Teaching Users to Spot Malicious Programs

We have worked hard to educate users of the need for computer hygiene, using anti-spyware, multiple browsers, data backups, and antivirus programs. Unfortunately, users are getting fooled into installing fake antivirus programs through clever pop-ups that work off the fear users have of viruses. These programs install themselves and trick users into paying for bogus services or they gather private information on user activities and send it off to spammers and thieves.

These malicious antivirus programs are extremely common. Google has identified over 11 thousand sites distributing fake antivirus code.

It is important to take the next step and teach users how to differentiate between legitimate programs and scams. Your company probably has a standard antivirus program that is used on all machines. Users should be made aware that this program will protect them from viruses and that they have no need of other programs.

Unfortunately, even clicking no or what appears to be a close button on a pop-up can result in the program being installed. Users need to be taught how to close out of windows properly to avoid activating the malicious code they contain. One method is to press [Alt] + F4 to close the current window. If that does not work, pressing [ctrl] + [alt] + [esc] in Windows or [option] + [apple] + [esc] in MacOS will open the task manager/force quit applications window where Internet Explorer (iexplore.exe), Firefox (firefox.exe), or Safari can be closed.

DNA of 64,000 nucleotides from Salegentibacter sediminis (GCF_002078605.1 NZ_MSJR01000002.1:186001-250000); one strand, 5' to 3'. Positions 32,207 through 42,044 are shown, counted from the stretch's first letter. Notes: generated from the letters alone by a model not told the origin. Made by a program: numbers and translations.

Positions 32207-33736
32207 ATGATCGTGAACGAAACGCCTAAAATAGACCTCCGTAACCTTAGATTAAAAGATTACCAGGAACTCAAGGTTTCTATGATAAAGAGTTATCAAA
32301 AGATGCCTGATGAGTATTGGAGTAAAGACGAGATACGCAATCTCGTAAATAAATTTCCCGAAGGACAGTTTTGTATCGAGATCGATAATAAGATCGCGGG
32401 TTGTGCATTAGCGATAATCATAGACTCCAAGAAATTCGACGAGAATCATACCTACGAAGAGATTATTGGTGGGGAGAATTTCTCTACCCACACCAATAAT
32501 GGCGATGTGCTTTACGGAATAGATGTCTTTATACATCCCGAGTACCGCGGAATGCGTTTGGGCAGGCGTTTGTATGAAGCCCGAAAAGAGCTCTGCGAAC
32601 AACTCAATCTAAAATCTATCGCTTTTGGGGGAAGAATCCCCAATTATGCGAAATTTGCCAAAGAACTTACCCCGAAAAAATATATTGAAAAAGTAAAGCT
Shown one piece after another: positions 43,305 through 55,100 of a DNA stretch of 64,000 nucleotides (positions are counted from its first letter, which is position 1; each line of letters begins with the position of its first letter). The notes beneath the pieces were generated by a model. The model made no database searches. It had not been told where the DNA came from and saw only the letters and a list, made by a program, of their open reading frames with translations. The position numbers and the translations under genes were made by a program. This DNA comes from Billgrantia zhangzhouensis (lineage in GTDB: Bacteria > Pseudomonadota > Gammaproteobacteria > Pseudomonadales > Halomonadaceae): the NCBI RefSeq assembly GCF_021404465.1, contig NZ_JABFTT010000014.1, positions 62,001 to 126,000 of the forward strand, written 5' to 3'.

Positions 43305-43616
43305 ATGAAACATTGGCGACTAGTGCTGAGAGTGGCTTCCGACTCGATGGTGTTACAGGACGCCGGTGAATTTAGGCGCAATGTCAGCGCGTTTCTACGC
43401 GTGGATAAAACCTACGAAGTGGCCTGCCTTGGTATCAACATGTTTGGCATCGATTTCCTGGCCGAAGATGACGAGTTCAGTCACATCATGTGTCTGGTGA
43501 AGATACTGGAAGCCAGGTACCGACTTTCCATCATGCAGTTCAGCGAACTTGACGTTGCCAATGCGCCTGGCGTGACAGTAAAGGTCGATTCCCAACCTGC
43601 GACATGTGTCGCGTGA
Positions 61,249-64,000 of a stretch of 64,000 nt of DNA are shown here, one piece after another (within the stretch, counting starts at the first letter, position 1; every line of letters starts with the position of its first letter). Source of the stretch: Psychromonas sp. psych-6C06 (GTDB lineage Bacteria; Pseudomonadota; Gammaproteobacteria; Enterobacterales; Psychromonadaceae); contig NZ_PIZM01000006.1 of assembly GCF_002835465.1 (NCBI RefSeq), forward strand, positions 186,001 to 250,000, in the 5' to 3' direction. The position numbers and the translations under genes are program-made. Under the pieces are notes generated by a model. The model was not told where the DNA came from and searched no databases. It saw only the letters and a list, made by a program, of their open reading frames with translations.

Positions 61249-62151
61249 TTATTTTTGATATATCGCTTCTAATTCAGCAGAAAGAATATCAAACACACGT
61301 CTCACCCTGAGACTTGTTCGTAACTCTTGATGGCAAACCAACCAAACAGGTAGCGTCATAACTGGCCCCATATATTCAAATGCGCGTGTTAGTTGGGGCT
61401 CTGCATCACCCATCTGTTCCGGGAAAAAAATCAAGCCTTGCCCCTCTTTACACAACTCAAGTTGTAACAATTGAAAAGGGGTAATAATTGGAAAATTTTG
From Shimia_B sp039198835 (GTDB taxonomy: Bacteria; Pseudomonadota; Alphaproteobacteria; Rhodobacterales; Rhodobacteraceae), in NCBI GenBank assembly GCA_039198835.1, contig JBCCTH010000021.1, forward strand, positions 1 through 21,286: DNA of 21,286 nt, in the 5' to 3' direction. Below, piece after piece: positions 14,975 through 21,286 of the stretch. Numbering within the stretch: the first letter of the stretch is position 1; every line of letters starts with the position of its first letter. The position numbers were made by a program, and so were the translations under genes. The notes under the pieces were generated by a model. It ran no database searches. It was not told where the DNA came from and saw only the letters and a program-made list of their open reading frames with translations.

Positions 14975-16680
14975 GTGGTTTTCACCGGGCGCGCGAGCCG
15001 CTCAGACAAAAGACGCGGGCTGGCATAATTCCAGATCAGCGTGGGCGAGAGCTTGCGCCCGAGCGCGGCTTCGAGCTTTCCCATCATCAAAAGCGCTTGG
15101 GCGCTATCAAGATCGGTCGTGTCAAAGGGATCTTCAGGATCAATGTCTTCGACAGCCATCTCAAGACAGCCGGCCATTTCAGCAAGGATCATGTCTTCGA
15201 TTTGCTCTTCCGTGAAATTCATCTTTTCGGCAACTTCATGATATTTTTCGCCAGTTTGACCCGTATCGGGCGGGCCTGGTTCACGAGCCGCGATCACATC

Once a fake antivirus program is installed, it will appear to scan the hard drive. It will tell you it has identified viruses and then clean them, but it does nothing of the sort. Usually, users will notice a performance decrease. They may also find that their browser has been hijacked, or they will begin to see many pop-ups and advertisements on their screen. Users should be made aware of what follows the installation of a fake antivirus program so that IT can resolve the situation. The sooner IT knows of it, the better because these programs continue to do their dirty work even to the point of filling up a hard drive or making a computer completely unusable.